In what initially appears to be a fairly banal moment in Pasolini, the great Italian director Pier Paolo Pasolini, as incarnated by Willem Dafoe, begins leafing through the newspaper. We notice particular headlines and stories concerning violent incidents, murders, the corruption of police and politicians. Then images flash up to illustrate these items: a gun fired in a street, dead bodies, fleeing cars … But whose images are these? Are they unfolding in Pasolini’s mind (he wrote often about this experience of the everyday horrors he found in the newspaper, presented as indifferent reportage), or are they more truly Abel Ferrara’s, ‘taking off’ (in a manner Pasolini himself once theorised as the cinema of poetry) from a depicted character’s subjectivity, in order to take us to an ambiguous and vacillating plane of representation?
Certainly, the Ferrara style is unmistakeable, here as everywhere in Pasolini: the ever-wandering camera that racks focus at will (but, nonetheless, never fails to pick up what is essential in any scene); a constant use of slow dissolves between scenes and locations, sometimes in tandem with slow motion; dreamy passages of nocturnal driving … But there is energy and lucidity here: after the disappointment of 4:44 Last Day on Earth (2011) and the embarrassingly amateurish career nadir of Welcome to New York (2014), Pasolini marks a welcome revitalisation of Ferrara’s creative juices, not seen in such full flow since Go Go Tales (2007).
In the face of an almost impossibly daunting and demanding subject – since there are so many scholars, fans and specialists, each zealously guarding their own image and interpretation of Pasolini – Ferrara returns to the mosaic approach that he perfected in Mary (2005): a collage, intermingling various types of material in furiously compressed form (only 76 minutes long before the final credits roll).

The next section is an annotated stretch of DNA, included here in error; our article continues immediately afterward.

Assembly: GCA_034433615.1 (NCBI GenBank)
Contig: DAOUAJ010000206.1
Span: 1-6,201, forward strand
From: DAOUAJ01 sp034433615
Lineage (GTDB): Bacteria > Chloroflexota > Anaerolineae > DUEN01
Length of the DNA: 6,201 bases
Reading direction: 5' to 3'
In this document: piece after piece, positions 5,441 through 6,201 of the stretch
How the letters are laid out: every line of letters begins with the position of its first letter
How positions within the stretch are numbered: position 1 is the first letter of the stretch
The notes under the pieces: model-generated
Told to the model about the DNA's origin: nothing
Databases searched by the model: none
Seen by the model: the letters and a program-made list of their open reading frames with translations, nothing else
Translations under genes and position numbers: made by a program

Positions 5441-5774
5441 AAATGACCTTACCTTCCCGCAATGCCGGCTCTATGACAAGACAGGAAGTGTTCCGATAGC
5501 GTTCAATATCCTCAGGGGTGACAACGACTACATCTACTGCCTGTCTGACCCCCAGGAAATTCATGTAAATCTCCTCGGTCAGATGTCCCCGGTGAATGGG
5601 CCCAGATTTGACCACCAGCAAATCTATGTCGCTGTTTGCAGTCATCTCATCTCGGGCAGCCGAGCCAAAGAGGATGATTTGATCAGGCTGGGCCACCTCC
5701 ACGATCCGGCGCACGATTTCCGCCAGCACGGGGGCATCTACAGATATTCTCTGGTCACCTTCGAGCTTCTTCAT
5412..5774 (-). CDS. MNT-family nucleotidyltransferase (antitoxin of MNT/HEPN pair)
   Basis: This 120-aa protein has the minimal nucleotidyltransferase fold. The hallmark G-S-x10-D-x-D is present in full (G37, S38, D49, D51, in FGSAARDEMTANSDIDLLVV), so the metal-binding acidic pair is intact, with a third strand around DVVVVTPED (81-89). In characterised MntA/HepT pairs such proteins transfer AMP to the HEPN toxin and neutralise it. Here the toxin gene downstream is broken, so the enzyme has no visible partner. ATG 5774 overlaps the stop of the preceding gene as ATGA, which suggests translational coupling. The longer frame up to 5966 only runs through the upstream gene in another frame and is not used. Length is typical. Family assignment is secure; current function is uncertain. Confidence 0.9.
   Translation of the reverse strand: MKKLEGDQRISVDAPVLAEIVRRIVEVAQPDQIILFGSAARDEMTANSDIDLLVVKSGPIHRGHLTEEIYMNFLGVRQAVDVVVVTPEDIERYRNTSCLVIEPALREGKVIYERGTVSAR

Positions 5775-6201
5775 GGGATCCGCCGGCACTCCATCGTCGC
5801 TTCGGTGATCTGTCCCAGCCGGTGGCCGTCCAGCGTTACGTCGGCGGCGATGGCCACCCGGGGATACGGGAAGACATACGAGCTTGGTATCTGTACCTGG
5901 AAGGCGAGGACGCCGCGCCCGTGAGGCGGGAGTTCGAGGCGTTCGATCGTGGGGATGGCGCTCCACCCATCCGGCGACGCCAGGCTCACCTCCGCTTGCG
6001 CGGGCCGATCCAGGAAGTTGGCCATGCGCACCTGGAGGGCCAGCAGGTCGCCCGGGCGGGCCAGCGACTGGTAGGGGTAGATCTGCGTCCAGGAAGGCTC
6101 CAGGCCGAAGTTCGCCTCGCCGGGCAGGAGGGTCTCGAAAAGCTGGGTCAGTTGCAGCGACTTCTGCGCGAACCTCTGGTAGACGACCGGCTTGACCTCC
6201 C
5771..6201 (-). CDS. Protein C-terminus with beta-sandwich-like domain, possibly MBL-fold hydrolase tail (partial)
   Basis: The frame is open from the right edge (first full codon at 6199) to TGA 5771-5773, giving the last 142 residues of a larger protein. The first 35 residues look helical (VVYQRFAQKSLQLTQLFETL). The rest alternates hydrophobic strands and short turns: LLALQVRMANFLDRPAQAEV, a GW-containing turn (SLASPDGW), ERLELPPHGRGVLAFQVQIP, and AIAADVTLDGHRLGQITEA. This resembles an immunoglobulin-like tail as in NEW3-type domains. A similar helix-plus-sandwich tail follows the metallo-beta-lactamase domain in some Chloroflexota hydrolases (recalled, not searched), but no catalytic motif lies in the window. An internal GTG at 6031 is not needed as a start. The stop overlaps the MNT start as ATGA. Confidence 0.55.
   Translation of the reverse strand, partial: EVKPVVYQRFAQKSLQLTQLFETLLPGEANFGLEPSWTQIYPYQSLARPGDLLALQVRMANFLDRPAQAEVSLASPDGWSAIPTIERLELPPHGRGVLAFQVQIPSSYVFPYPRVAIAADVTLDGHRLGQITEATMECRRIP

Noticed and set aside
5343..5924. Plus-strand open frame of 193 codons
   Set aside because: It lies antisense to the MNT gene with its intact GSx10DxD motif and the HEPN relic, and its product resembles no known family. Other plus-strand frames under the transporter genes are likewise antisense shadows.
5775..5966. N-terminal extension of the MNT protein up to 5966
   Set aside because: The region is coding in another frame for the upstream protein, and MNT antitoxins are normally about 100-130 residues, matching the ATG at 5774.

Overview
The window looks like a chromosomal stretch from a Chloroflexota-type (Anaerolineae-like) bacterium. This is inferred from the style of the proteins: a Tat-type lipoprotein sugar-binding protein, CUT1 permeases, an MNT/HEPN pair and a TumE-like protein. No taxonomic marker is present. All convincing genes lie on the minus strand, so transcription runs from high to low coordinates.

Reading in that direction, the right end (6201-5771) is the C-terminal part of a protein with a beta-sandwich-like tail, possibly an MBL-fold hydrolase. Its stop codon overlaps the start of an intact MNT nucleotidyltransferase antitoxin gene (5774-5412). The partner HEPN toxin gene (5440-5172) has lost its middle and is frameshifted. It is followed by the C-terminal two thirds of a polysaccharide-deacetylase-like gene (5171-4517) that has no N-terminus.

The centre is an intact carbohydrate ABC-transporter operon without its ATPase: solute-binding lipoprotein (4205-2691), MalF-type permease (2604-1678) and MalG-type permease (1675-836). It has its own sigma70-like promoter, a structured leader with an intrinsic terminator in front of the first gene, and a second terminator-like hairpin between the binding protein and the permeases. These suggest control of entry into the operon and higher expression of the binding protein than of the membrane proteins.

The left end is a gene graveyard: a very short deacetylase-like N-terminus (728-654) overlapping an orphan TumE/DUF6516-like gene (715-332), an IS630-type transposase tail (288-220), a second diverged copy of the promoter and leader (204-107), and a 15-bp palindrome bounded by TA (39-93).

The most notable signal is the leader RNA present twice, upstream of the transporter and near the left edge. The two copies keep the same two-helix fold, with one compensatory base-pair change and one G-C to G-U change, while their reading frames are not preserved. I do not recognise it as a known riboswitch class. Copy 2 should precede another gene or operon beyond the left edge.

At the same time, Ferrara and co-writer Maurizio Braucci (also a collaborator with Matteo Garrone) wisely impose a constraining control-factor on this material, a relatively straightforward, overarching structure: roughly, the last 24 hours of Pasolini’s life, with brief additions from a few days either side of the fatal date of November 2, 1975. Painstaking research led to this final-day chronology – aligning the film, in Ferrara’s mind, with his recent documentary work.
The special, artistic pay-off of this reconstruction, however, is unmistakeable: alongside all those moments, usually so heavily underlined in biopics, where Pasolini appears to be forecasting his own, tragic death (“You do not even know who, in this very moment, is thinking about killing you”), there are just as many scenes that are entirely undramatic and touching in their homeliness: Pasolini interacting with his beloved mother, Susanna (Adriana Asti, former actor for Pasolini and Bertolucci, now in her 80s), and his friends; or on a makeshift soccer field, energetically kicking the ball around with a bunch of young guys. Ferrara is also sure to include – countering another occlusion rife among biopics of creative people – scenes of his hero humbly labouring at his typewriter, or reading; this art does not simply spring, fully blown, from his head onto the page or screen.